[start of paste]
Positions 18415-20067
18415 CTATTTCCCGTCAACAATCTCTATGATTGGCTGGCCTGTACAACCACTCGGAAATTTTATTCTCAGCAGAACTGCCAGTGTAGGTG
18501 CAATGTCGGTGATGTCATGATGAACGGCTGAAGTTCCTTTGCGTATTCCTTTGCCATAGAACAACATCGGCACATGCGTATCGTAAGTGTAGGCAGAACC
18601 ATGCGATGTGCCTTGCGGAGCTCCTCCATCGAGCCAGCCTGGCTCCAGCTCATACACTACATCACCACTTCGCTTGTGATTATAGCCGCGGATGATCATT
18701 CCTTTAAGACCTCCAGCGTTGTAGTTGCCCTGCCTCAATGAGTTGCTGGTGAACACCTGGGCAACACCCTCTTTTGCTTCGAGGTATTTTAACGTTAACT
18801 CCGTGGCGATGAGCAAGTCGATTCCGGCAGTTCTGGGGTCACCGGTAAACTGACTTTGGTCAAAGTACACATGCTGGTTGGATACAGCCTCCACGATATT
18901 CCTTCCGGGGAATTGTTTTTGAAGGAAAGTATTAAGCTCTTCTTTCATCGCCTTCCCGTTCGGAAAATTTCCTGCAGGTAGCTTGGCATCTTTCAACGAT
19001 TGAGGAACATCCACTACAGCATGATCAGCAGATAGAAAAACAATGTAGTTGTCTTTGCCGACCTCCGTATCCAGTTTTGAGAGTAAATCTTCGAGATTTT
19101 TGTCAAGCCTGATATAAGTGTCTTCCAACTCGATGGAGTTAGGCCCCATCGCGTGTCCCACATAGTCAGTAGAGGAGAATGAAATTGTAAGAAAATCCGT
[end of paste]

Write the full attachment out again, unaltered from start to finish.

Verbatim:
Positions 18415-20067
18415 CTATTTCCCGTCAACAATCTCTATGATTGGCTGGCCTGTACAACCACTCGGAAATTTTATTCTCAGCAGAACTGCCAGTGTAGGTG
18501 CAATGTCGGTGATGTCATGATGAACGGCTGAAGTTCCTTTGCGTATTCCTTTGCCATAGAACAACATCGGCACATGCGTATCGTAAGTGTAGGCAGAACC
18601 ATGCGATGTGCCTTGCGGAGCTCCTCCATCGAGCCAGCCTGGCTCCAGCTCATACACTACATCACCACTTCGCTTGTGATTATAGCCGCGGATGATCATT
18701 CCTTTAAGACCTCCAGCGTTGTAGTTGCCCTGCCTCAATGAGTTGCTGGTGAACACCTGGGCAACACCCTCTTTTGCTTCGAGGTATTTTAACGTTAACT
18801 CCGTGGCGATGAGCAAGTCGATTCCGGCAGTTCTGGGGTCACCGGTAAACTGACTTTGGTCAAAGTACACATGCTGGTTGGATACAGCCTCCACGATATT
18901 CCTTCCGGGGAATTGTTTTTGAAGGAAAGTATTAAGCTCTTCTTTCATCGCCTTCCCGTTCGGAAAATTTCCTGCAGGTAGCTTGGCATCTTTCAACGAT
19001 TGAGGAACATCCACTACAGCATGATCAGCAGATAGAAAAACAATGTAGTTGTCTTTGCCGACCTCCGTATCCAGTTTTGAGAGTAAATCTTCGAGATTTT
19101 TGTCAAGCCTGATATAAGTGTCTTCCAACTCGATGGAGTTAGGCCCCATCGCGTGTCCCACATAGTCAGTAGAGGAGAATGAAATTGTAAGAAAATCCGT